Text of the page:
Called this provision discriminatory
Let us tell you that the Supreme Court has given this decision on the request of ‘Association of Old Settlers of Sikkim’ and others to cancel Section 10 (26AAA) of the Income Tax Act, 1961. The Supreme Court held that the denial of the benefit of exemption under Section 10(26AAA) of the Income Tax Act to a Sikkimese woman married to a non-Sikkimese man after 2008 is ‘arbitrary, discriminatory and violative of Article 14 of the Constitution of India’. There is a violation of. Article 14 deals with equality before law, while Article 15 deals with preventing discrimination on grounds of religion, race, caste, sex or place of birth, and Article 21 deals with the right to life and personal liberty.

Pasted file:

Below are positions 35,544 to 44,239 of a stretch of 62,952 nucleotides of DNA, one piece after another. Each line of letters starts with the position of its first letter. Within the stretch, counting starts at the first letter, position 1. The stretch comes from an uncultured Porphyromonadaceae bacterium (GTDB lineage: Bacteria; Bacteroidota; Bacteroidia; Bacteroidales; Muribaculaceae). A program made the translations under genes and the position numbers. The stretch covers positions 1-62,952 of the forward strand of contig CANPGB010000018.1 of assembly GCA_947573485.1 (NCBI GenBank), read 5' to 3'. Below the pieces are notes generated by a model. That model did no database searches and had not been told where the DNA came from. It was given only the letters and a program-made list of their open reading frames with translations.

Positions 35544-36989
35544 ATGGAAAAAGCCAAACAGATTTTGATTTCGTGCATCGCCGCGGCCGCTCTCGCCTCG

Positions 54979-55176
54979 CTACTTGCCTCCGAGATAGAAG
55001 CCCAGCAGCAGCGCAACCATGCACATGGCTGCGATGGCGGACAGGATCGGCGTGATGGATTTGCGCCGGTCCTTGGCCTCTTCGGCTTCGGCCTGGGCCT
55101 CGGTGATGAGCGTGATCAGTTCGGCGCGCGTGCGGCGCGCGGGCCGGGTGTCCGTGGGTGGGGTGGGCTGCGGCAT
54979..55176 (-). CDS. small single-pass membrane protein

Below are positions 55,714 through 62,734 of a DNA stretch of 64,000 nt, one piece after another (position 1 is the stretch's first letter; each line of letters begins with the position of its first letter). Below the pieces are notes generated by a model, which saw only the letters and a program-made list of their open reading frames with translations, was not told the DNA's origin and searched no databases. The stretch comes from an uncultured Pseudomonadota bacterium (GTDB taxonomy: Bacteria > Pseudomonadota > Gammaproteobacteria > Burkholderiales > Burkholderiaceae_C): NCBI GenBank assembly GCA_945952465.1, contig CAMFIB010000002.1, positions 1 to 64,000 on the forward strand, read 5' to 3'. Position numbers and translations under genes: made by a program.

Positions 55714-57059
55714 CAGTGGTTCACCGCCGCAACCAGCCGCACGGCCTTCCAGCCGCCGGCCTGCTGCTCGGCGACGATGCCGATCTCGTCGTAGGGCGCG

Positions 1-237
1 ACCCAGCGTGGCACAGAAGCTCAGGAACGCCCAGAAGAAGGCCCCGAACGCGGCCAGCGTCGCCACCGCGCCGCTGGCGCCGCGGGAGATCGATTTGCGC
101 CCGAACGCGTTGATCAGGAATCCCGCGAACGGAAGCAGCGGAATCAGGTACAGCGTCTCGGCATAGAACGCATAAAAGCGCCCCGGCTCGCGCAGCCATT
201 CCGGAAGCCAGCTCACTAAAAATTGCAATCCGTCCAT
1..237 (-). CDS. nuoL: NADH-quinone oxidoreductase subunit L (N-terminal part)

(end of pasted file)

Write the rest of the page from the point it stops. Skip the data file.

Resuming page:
discount was applicable on
Extending the exemption under Section 10 (26AAA) of the 1961 Act also to persons of Indian origin living in Sikkim on April 26, 1975, when the state merged with India, the top court has held that about 95% of the population Extended the scope of tax exemption. The earlier exemption was applicable to those holding Sikkim subject certificates and their descendants who were made Indian citizens under the Sikkim Citizenship Amendment Order, 1989.
Being married shouldn’t take away identity
Dealing with a petition filed by the Association of Old Settlers of Sikkim challenging Section 10 (26AAA) of the Income Tax Act, 1961, a bench of Justices MR Shah and BV Nagaratna found the provision to be “arbitrary, discriminatory and unconstitutional”, according to reports . Because women were not included in it. The denial of exemption to Sikkimese women who married men from outside Sikkim after April 1, 2008 was part of the provision of section 10(26AAA). The court said that such exclusion did not apply to Sikkimese men who married non-Sikkimese women.
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